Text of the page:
Upgrading from 10.04.1 to Maverick 10.10

Basil Chupin blchupin at iinet.net.au
Wed Oct 13 11:09:42 UTC 2010

On 13/10/2010 21:54, Mark Widdicombe wrote:
> From: ubuntu-users-bounces at lists.ubuntu.com [ubuntu-users-bounces at lists.ubuntu.com] On Behalf Of Basil Chupin [blchupin at iinet.net.au]
> Sent: 13 October 2010 12:41 PM
>>> 100MB is quite a lot if you live in the third world where bandwidth is expensive.  Would it be more efficient to download the 700MB iso for the OS, then download and reinstall all the extra apps, or upgrade?  Can't say unless you know which extra apps, but is there a way of finding out in advance?  For example, I have quite a few apps that aren't included in the distro, but I can't tell how much difference the upgrade vs reinstall options will make.  (Actually, it's of academic interest to me at the moment because I won't be upgrading or reinstalling until the next LTS (Putrid Panda?))
>> Well, if you run Update Manager it will give you the details you are
>> asking about (as far as I am aware - but I haven't bothered to click on
>> he DETAILS option). Try it for yourself and see.
> Not really.  It will give the size of upgrade including all the upgrades required for installed apps, but it won't
> give the *difference* between upgrading and reinstalling.  To get that, I suppose one would have to look at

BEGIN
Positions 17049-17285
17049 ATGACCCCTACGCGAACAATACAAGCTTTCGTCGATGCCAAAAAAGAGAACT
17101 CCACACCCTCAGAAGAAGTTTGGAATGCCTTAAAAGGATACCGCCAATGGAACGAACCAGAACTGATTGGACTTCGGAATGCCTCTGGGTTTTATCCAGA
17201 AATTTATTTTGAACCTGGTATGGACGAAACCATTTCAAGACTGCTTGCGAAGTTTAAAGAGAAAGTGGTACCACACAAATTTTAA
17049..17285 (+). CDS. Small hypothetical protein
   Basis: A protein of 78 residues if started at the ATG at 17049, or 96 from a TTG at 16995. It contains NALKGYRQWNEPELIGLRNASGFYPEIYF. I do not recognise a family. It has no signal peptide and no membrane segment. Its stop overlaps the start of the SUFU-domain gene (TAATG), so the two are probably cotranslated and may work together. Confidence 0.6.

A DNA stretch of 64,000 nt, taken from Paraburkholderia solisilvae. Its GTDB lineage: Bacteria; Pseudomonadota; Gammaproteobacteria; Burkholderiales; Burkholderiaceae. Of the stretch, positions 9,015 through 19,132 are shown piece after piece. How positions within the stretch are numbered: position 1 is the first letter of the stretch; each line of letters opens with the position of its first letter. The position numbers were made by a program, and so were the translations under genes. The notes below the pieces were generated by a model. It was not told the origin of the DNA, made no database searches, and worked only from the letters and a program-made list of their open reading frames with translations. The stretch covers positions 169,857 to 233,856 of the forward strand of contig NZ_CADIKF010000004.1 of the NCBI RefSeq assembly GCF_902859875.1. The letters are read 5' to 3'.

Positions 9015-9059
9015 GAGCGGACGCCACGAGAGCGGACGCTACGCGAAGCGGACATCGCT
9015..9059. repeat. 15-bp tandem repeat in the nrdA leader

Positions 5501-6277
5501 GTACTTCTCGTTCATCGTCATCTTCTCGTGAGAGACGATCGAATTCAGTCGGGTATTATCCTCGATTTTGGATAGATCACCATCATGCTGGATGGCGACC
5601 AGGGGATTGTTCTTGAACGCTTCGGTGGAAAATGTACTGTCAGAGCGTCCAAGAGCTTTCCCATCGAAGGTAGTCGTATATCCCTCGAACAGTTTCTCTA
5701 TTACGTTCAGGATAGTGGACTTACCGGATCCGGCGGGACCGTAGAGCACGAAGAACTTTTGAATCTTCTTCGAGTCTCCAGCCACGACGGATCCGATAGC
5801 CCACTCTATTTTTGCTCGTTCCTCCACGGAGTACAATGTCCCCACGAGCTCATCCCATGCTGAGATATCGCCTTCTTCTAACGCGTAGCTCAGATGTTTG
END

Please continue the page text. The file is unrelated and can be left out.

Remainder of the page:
> the size of the upgrade and compare that to the size of the ISO plus the download size of each app plus a
> bit for upgrading packages after install.

I don't think that I thought that it would give you such details.

I already gave you in my original post of what happened when I 
downloaded the CD of 10.10 and did a fresh installed as opposed to when 
I tried to use Update Manager on an existing 10.04.1 installation. I 
cannot give any more "in depth" information than that. I would have 
thought that what I wrote would provide some sort of a benchmark from 
which most people could work out what would apply in their own situation.


There comes a time in the affairs of a man when he has to take the bull by the tail and face the situation.
                          W C Fields

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